MIT, high school students team up at robot championship


It was as much rock concert as science fair. The seventh annual National Robotics Championship, sponsored by FIRST (For Inspiration and Recognition of Science and Technology), was held at Disney World in Orlando, FL, on April 2-4, with 12,000 students from high schools all over the country making joyful noise in togas, tiger costumes, and "Men in Black" outfits, while bands periodically broke out in song and marched through the stands.

MIT students, led by Ela Ben-Ur, a graduate student in mechanical engineering, collaborated with students from Cambridge Rindge and Latin High School (CRLS) for the Onslaught team, which was sponsored by LEGO, Alex and Brit d'Arbeloff and President Charles M. Vest's office.

"It's been a great experience," said CRLS student Augusto Ustariz Jr. "The brainstorming was great -- everybody really worked together."

"It was great to be there and see the diversity of the kids��������������������������� their enthusiasm is the big reward," said Ms. Ben-Ur.

Begun in 1989 as a nonprofit foundation, FIRST was the brainchild and collaboration of entrepreneur and inventor Dean Kamen and Woodie Flowers, the Pappalardo Professor of Mechanical Engineering at MIT. At the time, Mr. Kamen (also a senior lecturer at MIT) felt he was watching "the decay of American culture, with its false heroes -- celebrities with no content and no context, sports figures who bite off each other's ears and attack their coaches���������������������������"

What to do? He heard about Professor Flowers and his famous Design 2.70 robot contest, called him, and FIRST was born. Professor Flowers calls the FIRST competition "Design 2.70 on steroids." The program's vision statement says, "We see a world where science and technology are celebrated, where kids think science is cool, and dream of becoming science and technology heroes."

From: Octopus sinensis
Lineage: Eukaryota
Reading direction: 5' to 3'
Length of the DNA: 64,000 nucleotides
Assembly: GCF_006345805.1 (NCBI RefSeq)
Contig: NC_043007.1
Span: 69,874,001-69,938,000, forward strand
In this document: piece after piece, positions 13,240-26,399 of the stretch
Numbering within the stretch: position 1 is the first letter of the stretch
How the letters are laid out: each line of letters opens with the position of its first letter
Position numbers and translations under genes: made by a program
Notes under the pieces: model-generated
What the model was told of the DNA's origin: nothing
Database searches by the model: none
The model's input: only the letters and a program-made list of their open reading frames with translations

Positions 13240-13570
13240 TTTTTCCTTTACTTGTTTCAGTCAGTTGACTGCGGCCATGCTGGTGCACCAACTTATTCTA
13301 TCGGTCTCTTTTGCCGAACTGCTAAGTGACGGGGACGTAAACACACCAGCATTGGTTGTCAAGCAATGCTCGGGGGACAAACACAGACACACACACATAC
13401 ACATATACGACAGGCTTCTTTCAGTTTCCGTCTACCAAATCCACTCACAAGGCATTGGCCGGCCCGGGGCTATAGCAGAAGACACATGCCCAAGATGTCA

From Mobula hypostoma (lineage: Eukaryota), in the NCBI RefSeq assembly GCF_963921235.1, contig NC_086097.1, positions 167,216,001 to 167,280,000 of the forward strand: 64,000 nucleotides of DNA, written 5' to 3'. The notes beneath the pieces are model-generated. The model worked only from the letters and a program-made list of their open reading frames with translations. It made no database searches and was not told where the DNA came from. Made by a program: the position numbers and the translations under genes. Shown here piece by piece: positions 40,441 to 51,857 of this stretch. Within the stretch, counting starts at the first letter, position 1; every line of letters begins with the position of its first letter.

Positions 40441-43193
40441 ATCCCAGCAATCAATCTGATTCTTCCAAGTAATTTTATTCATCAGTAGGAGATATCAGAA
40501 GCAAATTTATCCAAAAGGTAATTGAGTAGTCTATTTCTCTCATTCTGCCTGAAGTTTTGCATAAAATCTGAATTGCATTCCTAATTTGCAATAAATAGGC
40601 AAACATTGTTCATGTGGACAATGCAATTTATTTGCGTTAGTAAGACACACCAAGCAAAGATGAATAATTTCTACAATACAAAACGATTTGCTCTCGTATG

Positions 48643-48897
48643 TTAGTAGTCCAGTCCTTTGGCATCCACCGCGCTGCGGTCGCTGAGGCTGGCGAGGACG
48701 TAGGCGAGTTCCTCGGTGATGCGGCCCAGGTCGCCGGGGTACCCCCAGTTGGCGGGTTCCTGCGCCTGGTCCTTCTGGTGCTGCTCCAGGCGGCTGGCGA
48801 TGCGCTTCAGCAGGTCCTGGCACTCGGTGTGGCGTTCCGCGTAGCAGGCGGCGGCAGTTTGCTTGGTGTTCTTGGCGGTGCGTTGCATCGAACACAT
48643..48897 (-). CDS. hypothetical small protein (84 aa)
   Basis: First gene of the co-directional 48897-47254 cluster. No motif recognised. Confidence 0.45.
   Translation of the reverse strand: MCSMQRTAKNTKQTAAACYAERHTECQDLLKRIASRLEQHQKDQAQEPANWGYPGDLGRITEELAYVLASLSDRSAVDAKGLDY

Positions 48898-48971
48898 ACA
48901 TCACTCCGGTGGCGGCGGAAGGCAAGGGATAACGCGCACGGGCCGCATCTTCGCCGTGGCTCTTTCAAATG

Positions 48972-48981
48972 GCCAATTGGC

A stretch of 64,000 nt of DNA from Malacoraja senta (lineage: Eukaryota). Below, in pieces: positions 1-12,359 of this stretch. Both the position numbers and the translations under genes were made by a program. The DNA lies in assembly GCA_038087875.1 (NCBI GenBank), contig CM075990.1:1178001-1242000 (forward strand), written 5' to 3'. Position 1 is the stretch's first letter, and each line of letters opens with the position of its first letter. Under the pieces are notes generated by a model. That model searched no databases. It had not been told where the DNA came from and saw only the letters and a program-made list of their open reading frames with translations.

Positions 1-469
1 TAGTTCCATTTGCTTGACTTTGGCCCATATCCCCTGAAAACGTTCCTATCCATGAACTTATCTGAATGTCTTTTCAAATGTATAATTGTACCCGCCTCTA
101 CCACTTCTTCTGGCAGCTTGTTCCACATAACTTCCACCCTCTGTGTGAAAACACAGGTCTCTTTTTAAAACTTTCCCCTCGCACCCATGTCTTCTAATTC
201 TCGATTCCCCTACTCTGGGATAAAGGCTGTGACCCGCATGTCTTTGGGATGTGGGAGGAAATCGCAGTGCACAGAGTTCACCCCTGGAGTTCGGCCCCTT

Hundreds of students stood and clapped as Mr. Kamen took the stage and thanked and congratulated them all for coming. When he introduced Professor Flowers, who sprung onto the stage as though launched from a catapult, the entire house started whooping and chanting in unison, "Woodie! Woodie! Woodie!"

If this was a rock concert, then Professor Flowers was the rock star. Attired in a vest and baseball cap festooned with the buttons of competing teams from all over the country, he grinned and ducked his head, waving to the crowd and exhorting them to the joyful play and "gracious professionalism" which has characterized the competition.

High school students (and in some cases, middle school students) are teamed with engineers from corporations and universities to design and build a robot in six weeks that will compete against one other in the competition.

Each team gets the same kit of materials and has a weight limit of 130 pounds for the robot. The idea is to build a machine with the size, speed and agility of a human. The goal is to get the most balls in the center "basket" or on racks leading up to it.

FIRST, whose first competition in 1991 fielded 20 teams in a high school gym in New Hampshire, has grown to 200 teams competing in 1998. Its founders aspire to have 2,000 teams by the turn of the century.

Mr. Kamen, an inventor and entrepreneur who holds more than 40 patents, wasn't much older than the high school students when he made his first mark in the world of inventing. His older brother Bart, who was attending Harvard Medical School, came home complaining about the difficulty of getting people medicated where and when they needed it.